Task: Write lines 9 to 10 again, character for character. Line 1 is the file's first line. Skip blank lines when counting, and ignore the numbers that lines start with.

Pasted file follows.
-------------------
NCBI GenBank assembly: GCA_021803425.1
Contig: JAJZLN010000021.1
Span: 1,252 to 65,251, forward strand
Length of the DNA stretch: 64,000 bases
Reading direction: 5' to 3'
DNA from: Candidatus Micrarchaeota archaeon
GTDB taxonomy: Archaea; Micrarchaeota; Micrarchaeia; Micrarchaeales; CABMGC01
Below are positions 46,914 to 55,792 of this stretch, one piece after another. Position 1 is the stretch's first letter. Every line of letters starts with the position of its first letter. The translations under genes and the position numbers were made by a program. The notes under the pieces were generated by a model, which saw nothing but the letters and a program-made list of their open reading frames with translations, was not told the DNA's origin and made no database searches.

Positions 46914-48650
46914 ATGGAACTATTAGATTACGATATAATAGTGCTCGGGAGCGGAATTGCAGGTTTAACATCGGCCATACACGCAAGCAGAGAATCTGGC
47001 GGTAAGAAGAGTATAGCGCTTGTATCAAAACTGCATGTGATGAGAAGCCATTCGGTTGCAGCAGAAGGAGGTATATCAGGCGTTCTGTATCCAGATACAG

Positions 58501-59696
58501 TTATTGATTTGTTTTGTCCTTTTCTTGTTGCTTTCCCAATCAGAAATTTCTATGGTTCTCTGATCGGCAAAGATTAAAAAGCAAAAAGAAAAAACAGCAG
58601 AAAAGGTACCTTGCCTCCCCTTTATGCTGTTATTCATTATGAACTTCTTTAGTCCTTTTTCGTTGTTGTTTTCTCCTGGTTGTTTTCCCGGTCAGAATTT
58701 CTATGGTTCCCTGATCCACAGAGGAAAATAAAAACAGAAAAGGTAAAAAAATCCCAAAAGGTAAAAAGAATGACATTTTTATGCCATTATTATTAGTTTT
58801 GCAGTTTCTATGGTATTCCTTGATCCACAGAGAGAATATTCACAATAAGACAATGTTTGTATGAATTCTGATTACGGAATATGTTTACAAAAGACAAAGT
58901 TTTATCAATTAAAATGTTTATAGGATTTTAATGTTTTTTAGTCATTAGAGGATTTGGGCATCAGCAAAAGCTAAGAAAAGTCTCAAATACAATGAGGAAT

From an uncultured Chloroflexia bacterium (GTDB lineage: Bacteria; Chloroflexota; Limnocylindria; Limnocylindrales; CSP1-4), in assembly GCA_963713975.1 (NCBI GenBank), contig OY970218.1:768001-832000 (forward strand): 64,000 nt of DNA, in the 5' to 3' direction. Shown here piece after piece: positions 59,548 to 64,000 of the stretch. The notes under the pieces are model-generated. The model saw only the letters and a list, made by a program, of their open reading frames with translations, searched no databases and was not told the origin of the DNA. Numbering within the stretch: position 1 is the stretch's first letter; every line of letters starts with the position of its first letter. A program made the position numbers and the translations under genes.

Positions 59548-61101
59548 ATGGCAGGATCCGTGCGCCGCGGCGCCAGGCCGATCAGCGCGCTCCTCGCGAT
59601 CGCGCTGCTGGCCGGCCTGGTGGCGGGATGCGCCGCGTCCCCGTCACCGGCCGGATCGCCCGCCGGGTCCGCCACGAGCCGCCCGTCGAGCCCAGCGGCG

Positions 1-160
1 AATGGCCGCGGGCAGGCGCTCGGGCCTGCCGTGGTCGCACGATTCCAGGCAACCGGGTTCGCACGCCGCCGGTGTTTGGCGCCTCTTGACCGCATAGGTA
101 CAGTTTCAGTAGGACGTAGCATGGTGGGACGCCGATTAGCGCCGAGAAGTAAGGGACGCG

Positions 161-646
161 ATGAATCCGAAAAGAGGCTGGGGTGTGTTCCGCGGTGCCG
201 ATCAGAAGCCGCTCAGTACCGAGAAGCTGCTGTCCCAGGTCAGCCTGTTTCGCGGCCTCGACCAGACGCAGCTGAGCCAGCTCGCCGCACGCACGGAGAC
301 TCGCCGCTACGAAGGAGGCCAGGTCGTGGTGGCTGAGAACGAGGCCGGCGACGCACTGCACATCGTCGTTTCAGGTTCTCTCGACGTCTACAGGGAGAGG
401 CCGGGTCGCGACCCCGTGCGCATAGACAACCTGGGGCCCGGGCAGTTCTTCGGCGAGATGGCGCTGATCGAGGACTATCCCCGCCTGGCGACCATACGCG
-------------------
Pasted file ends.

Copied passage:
Positions 46914-48650
46914 ATGGAACTATTAGATTACGATATAATAGTGCTCGGGAGCGGAATTGCAGGTTTAACATCGGCCATACACGCAAGCAGAGAATCTGGC